Twins end road trip with loss; players tense as trading deadline nears

SAN DIEGO – The Twins had only two tantalizing scoring opportunities all day Sunday, and they couldn’t manage so much as a well-placed ground ball or a broken-bat blooper to bring runs home. The Padres had only one such chance during the game, and … well, they pulled out a victory with a well-placed ground ball and a broken-bat blooper.

“And that’s the game we play,” Twins manager Rocco Baldelli said of the 3-2 disappointment at Petco Park. “Sometimes you’ve just got to put the ball in play and see what happens.”

What happened was, the Twins let a winnable, well-pitched game slip away. Yes, it’s only one game, but it was a painful one for the Twins, who were trying to close the month of July with a .500 record, and their longest road trip of the season with a winning one. Instead, it goes down as a 10-12 month and a 3-4 travelogue, and a humbling way to wait for whatever help the front office can acquire in deadline deals to arrive.

“We haven’t played our best baseball all year. We haven’t been healthy all year. Those are two true things,” Twins President of Baseball Operations Derek Falvey said on the team’s radio network shortly before the loss. “We’re going to try to find ways to add to this group.”

The need appears urgent, given the standings. Cleveland and Chicago both won on Sunday, pulling the Guardians within one game and the White Sox within two for the AL Central lead. The trade deadline is at 5 pm Tuesday, and the Twins clubhouse is tense as negotiations go on.

“That’s something I don’t have control of. That’s their job,” said rookie Jose Miranda, who smashed a solo shot to center field in the sixth inning, one inning after Luis Arraez hit a rocket of his own into the right field seats , to put the Twins ahead 2-1 — providing all the offense the team could muster against Padres starter Sean Manaea and three relievers. “Sometimes we think [about] what could we need or where can we get better, but we can’t say anything because we don’t have anything to do with that.”

Miranda could have done something about the Twins’ 0-for-4 shutout with runners in scoring position, coming to the plate in the first inning after Manaea walked two of the first three hitters he faced. But Kyle Garlick missed a two-strike high fastball and Miranda missed a two-strike low changeup, and the inning ended.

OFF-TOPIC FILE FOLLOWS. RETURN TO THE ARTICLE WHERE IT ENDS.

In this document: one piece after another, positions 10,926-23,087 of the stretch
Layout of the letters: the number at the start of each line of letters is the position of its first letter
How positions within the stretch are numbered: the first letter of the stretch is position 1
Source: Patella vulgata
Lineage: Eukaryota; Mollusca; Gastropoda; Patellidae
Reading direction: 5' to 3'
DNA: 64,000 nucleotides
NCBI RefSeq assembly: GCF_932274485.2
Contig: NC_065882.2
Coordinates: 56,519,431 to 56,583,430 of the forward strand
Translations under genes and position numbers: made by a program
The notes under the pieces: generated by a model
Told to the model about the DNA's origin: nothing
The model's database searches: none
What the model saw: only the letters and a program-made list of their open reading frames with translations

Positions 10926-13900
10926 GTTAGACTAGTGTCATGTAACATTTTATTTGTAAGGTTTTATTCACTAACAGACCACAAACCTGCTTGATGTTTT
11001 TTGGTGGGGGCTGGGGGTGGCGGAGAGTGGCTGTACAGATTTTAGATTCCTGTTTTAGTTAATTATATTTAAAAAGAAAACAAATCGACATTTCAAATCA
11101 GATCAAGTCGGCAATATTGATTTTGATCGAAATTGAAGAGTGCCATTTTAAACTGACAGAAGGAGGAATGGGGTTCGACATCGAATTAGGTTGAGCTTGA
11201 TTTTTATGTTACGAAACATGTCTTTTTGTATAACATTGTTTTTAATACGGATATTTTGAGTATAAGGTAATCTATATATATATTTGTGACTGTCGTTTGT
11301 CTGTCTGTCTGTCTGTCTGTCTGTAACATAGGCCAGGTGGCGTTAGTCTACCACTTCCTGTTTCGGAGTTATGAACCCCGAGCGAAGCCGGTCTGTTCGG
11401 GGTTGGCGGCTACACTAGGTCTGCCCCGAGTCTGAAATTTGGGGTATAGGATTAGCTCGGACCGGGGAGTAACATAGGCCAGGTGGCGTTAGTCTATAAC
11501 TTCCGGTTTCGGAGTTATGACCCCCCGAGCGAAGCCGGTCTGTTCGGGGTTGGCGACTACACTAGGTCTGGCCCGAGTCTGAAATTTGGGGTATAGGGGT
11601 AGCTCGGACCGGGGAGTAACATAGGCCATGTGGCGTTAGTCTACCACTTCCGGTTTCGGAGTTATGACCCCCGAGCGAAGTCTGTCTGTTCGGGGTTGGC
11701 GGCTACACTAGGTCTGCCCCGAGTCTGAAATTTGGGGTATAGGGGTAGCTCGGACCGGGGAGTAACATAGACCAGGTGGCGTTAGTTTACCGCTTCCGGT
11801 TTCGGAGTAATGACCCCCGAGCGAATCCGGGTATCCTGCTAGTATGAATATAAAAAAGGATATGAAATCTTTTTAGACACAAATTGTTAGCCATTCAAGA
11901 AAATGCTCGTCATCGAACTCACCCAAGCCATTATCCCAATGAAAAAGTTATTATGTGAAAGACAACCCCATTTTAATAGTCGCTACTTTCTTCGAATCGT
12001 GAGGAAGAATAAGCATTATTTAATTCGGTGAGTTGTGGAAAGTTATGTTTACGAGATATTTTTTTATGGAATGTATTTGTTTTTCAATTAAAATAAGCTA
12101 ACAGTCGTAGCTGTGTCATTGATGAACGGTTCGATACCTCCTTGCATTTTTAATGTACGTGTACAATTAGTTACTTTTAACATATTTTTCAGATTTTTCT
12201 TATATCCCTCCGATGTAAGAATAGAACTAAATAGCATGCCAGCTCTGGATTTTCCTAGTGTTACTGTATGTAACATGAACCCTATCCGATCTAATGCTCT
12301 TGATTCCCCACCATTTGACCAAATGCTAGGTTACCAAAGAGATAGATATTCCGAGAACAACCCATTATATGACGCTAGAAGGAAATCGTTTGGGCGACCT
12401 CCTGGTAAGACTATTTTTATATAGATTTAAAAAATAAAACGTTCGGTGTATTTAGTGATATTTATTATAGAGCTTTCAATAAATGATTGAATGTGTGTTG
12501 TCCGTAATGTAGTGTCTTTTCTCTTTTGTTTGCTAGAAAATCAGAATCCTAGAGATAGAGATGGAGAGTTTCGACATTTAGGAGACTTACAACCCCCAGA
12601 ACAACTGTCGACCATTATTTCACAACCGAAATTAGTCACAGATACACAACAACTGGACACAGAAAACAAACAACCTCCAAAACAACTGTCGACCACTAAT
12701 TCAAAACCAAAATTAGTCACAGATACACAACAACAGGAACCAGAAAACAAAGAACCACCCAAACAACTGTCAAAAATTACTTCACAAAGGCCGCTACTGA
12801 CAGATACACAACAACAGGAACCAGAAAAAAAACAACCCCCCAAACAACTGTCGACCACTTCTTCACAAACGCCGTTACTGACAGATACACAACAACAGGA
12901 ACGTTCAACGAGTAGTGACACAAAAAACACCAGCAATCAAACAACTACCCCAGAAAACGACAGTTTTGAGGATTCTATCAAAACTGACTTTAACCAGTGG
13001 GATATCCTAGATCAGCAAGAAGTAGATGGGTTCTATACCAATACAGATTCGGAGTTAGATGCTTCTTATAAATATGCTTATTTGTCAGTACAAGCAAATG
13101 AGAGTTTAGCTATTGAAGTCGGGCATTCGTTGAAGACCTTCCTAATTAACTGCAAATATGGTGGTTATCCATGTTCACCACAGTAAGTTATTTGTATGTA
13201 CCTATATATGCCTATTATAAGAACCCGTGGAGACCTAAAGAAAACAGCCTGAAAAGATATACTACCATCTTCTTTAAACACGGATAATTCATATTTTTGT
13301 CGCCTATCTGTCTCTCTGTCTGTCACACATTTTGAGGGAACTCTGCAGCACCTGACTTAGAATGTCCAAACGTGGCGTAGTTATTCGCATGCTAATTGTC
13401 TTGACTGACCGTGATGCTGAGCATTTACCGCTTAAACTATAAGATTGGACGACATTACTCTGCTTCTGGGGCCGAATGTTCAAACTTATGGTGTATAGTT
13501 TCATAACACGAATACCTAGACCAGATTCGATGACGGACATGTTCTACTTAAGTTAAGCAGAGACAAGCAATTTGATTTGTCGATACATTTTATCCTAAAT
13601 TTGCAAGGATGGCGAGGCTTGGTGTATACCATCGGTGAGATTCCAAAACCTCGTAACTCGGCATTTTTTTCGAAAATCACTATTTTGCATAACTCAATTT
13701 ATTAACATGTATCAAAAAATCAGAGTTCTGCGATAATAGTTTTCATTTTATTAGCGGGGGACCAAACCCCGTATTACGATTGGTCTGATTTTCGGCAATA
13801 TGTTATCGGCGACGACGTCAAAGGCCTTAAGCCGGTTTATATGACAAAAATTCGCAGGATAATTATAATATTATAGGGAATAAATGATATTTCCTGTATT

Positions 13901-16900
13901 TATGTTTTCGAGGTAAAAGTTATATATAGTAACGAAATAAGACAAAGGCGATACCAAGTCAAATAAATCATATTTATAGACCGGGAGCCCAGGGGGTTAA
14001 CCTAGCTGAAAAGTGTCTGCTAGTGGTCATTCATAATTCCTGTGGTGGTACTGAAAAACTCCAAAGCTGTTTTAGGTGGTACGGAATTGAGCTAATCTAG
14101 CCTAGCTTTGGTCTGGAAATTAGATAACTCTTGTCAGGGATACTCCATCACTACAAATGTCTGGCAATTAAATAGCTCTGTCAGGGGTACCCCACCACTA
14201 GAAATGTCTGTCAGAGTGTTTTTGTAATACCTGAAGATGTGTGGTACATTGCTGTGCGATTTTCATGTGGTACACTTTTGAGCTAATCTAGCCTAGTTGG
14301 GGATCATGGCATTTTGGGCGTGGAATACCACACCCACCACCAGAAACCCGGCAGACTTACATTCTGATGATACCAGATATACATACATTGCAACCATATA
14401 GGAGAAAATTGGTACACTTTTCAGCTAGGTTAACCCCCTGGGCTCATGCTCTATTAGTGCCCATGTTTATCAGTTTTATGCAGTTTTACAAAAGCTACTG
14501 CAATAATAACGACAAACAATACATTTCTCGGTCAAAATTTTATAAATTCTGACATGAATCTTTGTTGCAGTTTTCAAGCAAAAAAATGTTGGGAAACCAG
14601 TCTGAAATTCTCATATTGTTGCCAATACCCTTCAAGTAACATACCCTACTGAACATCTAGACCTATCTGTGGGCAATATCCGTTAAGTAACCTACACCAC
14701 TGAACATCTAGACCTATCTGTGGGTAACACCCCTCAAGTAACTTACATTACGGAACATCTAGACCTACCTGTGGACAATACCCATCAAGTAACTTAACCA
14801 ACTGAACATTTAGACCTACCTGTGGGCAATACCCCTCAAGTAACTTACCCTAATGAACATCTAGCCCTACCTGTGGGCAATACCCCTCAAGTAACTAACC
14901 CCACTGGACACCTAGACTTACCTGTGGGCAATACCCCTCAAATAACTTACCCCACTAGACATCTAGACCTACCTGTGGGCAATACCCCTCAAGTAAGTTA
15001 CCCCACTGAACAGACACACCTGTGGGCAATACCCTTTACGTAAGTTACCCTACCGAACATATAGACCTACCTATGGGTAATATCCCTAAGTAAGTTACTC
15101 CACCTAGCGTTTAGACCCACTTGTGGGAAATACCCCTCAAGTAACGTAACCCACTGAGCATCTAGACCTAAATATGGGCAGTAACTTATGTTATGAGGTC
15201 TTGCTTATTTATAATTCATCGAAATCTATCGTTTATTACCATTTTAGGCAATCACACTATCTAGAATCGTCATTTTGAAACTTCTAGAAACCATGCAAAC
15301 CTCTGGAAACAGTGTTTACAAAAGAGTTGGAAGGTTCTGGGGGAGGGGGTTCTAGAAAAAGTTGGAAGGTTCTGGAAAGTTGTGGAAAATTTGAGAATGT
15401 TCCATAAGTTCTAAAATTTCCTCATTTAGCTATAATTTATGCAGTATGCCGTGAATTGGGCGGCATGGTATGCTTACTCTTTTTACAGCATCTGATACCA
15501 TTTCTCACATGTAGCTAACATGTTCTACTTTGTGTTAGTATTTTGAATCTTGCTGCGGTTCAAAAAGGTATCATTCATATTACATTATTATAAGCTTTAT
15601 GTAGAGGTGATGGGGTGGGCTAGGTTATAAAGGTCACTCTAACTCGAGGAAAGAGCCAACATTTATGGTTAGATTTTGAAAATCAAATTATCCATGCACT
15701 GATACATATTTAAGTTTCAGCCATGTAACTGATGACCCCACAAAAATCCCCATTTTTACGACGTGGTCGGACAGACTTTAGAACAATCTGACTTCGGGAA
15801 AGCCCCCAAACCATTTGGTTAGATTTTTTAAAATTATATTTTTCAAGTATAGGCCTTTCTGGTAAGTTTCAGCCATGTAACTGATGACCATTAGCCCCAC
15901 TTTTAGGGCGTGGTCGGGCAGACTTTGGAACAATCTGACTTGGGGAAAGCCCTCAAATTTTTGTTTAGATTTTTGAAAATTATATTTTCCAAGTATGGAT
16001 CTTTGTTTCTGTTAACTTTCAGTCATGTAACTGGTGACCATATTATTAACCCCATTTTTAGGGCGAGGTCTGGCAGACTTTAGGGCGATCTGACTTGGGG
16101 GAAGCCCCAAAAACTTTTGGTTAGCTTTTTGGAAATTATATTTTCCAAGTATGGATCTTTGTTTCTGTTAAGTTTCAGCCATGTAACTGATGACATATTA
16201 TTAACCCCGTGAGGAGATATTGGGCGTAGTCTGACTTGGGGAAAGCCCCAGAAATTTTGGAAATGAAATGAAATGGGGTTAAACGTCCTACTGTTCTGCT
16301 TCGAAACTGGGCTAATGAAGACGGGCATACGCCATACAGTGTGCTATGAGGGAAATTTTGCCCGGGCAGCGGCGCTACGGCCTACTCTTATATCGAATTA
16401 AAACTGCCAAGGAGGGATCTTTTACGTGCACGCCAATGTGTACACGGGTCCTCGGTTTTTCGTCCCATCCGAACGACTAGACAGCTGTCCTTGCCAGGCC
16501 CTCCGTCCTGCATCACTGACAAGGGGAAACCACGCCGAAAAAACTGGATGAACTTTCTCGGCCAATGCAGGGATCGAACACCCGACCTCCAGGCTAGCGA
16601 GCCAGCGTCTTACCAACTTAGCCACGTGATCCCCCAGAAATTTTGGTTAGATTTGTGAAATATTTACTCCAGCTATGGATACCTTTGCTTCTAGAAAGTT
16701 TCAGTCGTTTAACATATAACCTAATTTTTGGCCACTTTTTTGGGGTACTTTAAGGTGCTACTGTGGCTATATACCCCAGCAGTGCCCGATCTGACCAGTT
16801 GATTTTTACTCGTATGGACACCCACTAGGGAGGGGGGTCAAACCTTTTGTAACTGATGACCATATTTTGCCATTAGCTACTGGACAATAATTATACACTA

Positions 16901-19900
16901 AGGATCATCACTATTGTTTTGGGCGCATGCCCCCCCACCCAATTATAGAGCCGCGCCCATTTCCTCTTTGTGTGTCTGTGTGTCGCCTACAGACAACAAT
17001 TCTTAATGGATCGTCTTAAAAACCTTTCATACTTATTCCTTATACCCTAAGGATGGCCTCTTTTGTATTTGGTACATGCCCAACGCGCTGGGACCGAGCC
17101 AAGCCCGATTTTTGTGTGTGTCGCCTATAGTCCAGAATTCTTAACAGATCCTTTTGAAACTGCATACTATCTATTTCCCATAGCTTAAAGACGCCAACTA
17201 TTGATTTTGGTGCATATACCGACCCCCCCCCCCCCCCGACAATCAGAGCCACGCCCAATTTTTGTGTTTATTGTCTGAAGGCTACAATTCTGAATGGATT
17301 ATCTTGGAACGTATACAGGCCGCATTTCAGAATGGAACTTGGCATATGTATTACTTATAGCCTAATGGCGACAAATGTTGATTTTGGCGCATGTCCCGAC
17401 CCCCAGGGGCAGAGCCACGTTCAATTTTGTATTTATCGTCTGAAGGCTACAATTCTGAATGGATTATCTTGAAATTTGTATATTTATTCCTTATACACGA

Manaea retired 11 hitters in a row until Arraez’s leadoff home run in the fifth, then gave up back-to-back singles to Tim Beckham, making his Twins debut, and Gilberto Celestino. Caleb Hamilton bunted both runners into scoring position, but Byron Buxton struck out and after Carlos Correa was intentionally walked, Jorge Polanco grounded into a force play.

“Those are the guys we want coming up. I liked where we were sitting at that point,” Baldelli said of his team, which went down in order over the final three innings. “Today, we didn’t get it done.”

The Padres did, even though Dylan Bundy allowed only two baserunners in five innings, one of them Jurickson Profar, who homered just inside the right field foul pole. But when Trent Grisham and Profar singled to open the sixth, Baldelli went to former Padres reliever Emilio Pagan to get out of trouble. He got Manny Machado to fly out, but Jake Cronenworth smacked a one-hop grounder that squirted under first baseman Arraez’s glove and into right field. Luke Voit followed with an opposite-field popup that landed to score Profar with the go-ahead run.

“We had the ballgame within our grasp. We hit some balls good, but it didn’t seem like many of them were going to find grass today, which was tough,” Baldelli said. “It felt like the game was right there.”

And then it was gone.

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